The cubebs of pharmacy are produced by Piper Cubeba, a climbing woody shrub indigenous to south Borneo, Sumatra, Prince of Wales Island and Java.
Commercial cubebs consist of the dried berries, usually with their stalks attached; the pericarp is greyish-brown, or blackish and wrinkled; and the seed, when present, is hard, white and oily.
The odour of cubebs is agreeable and aromatic; the taste, pungent, acrid, slightly bitter and persistent.
About 15% of a volatile oil is obtained by distilling cubebs with water; after rectification with water, or on keeping, this deposits rhombic crystals of camphor of cubebs, C 15 H 26 O; cubebene, the liquid portion, has the formula C15HV4.
Cubebin, CH2[O]2C6H3 CH:CH CH20H, is a crystalline substance existing in cubebs, discovered by Eugene Soubeiran and Capitaine in 1839; it may be prepared from cubebene, or from the pulp left after the distillation of the oil.
Cubebs is frequently used in the form of cigarettes for asthma, chronic pharyngitis and hay-fever.
A small percentage of cubebs is also commonly included in lozenges designed for use in bronchitis, in which the antiseptic and expectoral properties of the drug are useful.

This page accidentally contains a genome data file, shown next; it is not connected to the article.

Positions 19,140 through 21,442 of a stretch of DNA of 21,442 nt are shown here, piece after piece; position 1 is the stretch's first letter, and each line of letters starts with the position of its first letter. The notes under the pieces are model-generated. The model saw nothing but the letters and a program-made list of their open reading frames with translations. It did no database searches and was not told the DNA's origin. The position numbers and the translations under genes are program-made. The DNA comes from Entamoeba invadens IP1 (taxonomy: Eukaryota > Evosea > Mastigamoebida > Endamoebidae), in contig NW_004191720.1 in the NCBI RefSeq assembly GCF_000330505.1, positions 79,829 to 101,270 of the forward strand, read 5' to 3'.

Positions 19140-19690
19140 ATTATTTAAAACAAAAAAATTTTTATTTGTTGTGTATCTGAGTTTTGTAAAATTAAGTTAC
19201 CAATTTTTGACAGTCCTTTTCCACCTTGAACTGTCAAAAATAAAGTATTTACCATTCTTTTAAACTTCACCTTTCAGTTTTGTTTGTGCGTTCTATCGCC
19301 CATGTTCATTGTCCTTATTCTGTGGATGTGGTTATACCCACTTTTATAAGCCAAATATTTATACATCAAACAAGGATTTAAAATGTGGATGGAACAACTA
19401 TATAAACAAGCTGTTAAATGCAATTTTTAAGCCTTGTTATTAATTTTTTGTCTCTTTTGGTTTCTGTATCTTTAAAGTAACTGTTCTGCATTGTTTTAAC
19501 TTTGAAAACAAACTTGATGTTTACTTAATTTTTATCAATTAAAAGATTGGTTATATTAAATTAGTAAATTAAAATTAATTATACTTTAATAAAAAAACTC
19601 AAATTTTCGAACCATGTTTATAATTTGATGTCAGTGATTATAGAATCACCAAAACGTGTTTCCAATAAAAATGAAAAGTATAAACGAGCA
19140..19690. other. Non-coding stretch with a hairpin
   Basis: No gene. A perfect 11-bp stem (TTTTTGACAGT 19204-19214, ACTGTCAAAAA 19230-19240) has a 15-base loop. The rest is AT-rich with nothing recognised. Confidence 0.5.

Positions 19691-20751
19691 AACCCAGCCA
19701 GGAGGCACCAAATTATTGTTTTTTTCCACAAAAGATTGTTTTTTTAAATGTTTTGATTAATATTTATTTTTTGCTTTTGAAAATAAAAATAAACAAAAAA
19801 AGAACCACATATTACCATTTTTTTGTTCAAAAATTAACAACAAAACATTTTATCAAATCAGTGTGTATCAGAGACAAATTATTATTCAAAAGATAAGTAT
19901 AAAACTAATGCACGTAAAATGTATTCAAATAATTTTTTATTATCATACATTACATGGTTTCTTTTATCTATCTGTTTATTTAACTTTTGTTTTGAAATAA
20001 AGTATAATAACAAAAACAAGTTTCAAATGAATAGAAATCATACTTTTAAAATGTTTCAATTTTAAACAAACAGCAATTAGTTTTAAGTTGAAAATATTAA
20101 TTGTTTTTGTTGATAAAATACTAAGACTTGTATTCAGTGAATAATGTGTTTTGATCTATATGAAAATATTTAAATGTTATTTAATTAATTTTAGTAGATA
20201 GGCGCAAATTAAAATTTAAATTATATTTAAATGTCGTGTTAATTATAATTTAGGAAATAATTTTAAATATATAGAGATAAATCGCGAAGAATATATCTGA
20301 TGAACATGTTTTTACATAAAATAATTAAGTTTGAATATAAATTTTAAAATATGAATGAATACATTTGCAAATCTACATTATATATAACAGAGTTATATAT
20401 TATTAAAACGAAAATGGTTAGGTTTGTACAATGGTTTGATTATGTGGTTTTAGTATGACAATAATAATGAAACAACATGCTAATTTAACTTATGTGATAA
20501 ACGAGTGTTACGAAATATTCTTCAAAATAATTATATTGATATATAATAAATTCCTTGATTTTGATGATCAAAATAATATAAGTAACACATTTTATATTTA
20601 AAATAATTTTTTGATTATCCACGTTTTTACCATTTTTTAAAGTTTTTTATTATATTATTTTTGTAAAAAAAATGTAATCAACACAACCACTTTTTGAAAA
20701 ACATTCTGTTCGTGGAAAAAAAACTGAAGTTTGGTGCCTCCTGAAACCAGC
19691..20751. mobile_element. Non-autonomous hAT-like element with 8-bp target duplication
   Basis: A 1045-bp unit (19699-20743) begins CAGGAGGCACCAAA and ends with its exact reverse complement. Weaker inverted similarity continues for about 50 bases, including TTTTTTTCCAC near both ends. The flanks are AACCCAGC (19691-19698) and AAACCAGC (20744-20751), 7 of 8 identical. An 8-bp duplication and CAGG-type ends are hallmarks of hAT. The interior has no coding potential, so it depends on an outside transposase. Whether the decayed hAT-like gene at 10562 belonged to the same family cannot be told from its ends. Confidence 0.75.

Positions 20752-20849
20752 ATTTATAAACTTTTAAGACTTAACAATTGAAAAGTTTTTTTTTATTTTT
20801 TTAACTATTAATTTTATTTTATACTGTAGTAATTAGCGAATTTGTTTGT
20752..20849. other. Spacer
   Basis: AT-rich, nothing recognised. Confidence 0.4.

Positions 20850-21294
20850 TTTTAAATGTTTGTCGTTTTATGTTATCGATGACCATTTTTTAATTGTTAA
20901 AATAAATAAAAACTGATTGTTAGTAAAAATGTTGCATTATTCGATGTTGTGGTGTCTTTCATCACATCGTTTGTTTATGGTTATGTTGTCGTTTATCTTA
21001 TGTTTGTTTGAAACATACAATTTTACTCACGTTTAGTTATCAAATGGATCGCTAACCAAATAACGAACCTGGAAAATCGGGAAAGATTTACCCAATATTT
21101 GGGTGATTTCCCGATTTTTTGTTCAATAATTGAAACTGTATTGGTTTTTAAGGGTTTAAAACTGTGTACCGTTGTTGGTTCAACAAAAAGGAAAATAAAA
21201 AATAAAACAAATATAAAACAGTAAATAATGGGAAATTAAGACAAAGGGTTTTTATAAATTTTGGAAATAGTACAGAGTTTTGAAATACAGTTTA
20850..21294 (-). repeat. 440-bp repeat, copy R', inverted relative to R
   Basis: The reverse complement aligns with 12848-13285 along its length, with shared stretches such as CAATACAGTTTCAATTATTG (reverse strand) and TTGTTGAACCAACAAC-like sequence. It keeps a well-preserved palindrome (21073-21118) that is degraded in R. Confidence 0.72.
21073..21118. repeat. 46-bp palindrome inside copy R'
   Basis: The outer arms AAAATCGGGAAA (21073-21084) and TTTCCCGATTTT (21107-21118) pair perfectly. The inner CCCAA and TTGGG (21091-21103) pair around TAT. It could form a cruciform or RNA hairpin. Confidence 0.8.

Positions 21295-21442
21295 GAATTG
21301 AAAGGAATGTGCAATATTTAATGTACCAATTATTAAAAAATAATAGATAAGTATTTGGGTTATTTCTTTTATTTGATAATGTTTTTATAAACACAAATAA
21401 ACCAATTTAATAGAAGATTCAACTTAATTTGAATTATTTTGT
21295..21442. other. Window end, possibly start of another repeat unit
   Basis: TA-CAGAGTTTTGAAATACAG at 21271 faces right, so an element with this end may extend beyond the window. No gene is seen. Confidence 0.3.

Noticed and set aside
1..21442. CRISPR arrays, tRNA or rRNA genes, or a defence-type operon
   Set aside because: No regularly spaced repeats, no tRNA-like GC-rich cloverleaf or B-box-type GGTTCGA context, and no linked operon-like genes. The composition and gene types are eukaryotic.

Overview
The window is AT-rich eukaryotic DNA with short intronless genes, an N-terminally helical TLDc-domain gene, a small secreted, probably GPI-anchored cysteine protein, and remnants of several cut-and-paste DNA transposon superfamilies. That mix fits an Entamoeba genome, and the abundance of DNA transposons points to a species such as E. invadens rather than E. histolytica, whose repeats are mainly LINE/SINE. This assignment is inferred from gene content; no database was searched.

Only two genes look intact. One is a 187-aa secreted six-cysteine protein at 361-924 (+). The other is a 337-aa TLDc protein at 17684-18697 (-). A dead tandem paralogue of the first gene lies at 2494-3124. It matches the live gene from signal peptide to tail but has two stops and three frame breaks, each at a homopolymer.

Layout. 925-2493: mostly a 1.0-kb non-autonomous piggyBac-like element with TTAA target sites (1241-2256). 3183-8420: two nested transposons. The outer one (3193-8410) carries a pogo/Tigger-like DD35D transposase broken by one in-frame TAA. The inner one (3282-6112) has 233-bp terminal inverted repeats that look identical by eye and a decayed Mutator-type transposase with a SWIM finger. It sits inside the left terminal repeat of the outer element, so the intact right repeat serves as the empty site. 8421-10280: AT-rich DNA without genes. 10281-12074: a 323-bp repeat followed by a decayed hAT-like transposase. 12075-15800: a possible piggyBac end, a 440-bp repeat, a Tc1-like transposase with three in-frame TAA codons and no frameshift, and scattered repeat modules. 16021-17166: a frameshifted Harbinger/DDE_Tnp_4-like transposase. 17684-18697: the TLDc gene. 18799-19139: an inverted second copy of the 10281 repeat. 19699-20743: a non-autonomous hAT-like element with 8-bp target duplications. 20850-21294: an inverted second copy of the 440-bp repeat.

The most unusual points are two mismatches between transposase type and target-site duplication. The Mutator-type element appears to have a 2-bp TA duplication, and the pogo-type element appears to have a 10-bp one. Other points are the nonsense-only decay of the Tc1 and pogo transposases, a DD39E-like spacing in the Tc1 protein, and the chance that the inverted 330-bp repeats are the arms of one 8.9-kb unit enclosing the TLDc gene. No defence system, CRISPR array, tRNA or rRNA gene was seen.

As compared with copaiba in this connexion cubebs has the advantages of being less disagreeable to take and somewhat less likely to disturb the digestive apparatus in prolonged administration.
Cubebs were formerly candied and eaten whole, or used ground as a seasoning for meat.
544) A closely allied species, Piper Clusii, produces the African cubebs or West African black-pepper, the berry of which is smoother than that of common cubebs and usually has a curved pedicel.
In this group may be included the oleo-resins, such as copaiba, cubebs and Canada balsam; the gum-resins, such as asafetida, myrrh, ammoniacum and galbanum; and the true balsams, such as benzoin, storax, balsam of Tolu and balsam of Peru.